Albukamal and Qaim lie on a Syrian-Iraqi boundary that has had regional implications for decades.
The Syrian city of Albukamal and the Iraqi city of Qaim along the Syrian-Iraqi border are separated by only a few hundred meters and have historically been linked by tribal and family ties. For decades the cities, like the border dividing them, have had strategic importance for Syria and Iraq, even as their role appears to have expanded today to have implications for the rivalry between Iran and Israel.
The Syrian-Iraqi border has gone through several phases in which it has played essential roles in the politics of the region. During the 1980s it served as a front line in the rivalry between the Syrian and Iraqi Ba‘th parties. Albukamal and Qaim were very close to one another physically and culturally, but also separated by politics. Shortly after Saddam Hussein seized power in Iraq in 1979, Iraqi-Syrian relations deteriorated and the contending Baathist regimes closed the border. As a result, smuggling, particularly of cigarettes and livestock, became a central feature of the local economy and society, drawing on old relationships linking the two sides. This was facilitated by the large number of uninhabited areas and natural tunnels present along the border.
In 2003, after a military coalition led by the United States overthrew the Iraqi Baathist regime, the Syrian authorities began infiltrating jihadis into Iraq to attack coalition forces, which they regarded as a threat. The jihadis used the existing smuggling networks to move fighters. These networks remained in place until the start of the Syrian uprising in 2011, when the flow was reversed, with members of the Al-Qa‘eda-linked Jabhat al-Nusra and what later became the Islamic State entering Syria through this area. During the same period smuggling expanded greatly, encompassing weapons, food, and other products, alongside other wartime economic activities.
In 2014, when the Islamic State group took over large swathes of territory in Syria and Iraq, the area of Albukamal and Qaim became a major point of interest for jihadis, who moved people, weapons, and goods between the two countries. In addition to the preexisting smuggling networks, Islamic State fighters found the area appealing because of the natural tunnels present there, which allowed them to move without being spotted by aircraft and drones.
Moreover, the area is fertile, permitting fighters to grow their own food and not rely on imported food. At the same time it is surrounded by a vast desert, which meant that Islamic State combatants had room to maneuver without the presence of enemies close by, helping to facilitate their movement across the border. Because of the loss of agricultural land, rising prices, and the destruction of local infrastructure during the Syrian and Iraqi conflicts, military-related activities came to dominate economic life. This included the manufacturing of explosive devices and military uniforms.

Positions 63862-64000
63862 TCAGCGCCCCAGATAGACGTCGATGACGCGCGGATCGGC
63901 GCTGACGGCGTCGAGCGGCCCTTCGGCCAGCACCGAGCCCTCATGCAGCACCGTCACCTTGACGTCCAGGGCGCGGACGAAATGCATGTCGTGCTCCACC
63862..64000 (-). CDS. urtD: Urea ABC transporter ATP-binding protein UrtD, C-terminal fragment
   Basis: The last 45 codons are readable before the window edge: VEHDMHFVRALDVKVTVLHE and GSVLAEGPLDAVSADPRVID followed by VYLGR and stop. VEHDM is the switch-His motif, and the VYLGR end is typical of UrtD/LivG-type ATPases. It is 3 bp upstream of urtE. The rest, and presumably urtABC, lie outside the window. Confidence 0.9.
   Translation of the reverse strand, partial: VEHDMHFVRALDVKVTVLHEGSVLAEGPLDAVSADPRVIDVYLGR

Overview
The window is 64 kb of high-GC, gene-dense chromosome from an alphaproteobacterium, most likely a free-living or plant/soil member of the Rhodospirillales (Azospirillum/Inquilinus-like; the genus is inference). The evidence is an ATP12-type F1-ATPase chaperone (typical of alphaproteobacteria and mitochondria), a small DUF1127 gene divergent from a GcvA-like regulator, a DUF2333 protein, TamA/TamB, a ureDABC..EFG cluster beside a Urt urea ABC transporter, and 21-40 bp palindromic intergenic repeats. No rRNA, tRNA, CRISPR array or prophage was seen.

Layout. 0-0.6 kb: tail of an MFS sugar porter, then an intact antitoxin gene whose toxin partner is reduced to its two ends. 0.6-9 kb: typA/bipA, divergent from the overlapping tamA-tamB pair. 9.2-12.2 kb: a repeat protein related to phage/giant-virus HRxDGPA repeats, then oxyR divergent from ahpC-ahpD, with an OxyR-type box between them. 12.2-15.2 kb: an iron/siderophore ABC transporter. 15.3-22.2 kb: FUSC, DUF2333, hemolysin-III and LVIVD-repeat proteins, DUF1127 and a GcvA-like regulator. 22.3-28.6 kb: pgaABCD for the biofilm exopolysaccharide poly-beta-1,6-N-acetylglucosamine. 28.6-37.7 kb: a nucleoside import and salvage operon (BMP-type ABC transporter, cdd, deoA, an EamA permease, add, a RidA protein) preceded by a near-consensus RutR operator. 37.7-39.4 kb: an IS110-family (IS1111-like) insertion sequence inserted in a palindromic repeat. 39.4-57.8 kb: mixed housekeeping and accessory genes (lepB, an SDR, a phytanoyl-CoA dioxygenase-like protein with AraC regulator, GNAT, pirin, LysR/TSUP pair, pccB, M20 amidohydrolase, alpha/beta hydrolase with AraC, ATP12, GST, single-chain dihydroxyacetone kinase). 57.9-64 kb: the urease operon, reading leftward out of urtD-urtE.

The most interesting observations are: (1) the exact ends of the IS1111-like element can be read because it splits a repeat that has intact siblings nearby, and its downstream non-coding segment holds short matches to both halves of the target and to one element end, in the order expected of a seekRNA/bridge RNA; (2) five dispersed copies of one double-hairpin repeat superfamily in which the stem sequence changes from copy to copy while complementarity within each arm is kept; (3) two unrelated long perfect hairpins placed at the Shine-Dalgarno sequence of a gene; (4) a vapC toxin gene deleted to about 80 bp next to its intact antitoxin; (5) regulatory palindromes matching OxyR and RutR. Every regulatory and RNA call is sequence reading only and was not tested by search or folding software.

The Islamic State also exploited its presence to portray itself as a defender of Sunni interests, creating a dilemma for local tribes. The Sunni tribes wanted the Islamic State out of their areas, but they did not want the Shi‘a-dominated Iraqi government to gain power as a consequence. Islamic State fighters were able to exploit this ambiguity and force local tribes to support them and swear allegiance to the group. This dramatically affected stability in the area as the Islamic State was able to portray itself as the protector of the Sunni tribes.
In late 2017, Syrian government forces, supported by Iran-backed militias and Russian airpower, recaptured Albukamal. The U.S.-backed Syrian Democratic Forces took the environs north of the city, known as the Jazira. On the Iraqi side of the border, the Shi‘a-dominated Popular Mobilization Forces and the Iraqi army evicted the jihadis from Qaim. Since then, the Syrian and Iraqi governments have kept a firm security grip on the two cities, with Iran’s backing.
Today, the Syrian-Iraqi border has come to play a new role in the emerging regional rivalry between Iran and Israel. Both countries now regard the border as strategically important. To Tehran, controlling the border means having the capacity to move Iranian forces and Iraqi Shi‘a militias into Syria and Lebanon in case of a broader conflict with Israel. Israel, in turn, aims to prevent this, which is why it appears to have targeted Iraqi territory, including areas near the border, so that Iran thinks twice about deploying such proxy forces.
The Syrian-Iraqi border near Albukamal and Qaim is likely to remain a place of strategic importance in the future, notwithstanding what appears to be its geographical isolation. Both cities have become much more than a border crossing. In that regard they represent a boundary that has regional implications. This cannot be to the liking of their inhabitants, who have time and again suffered from dynamics over which they have had little control.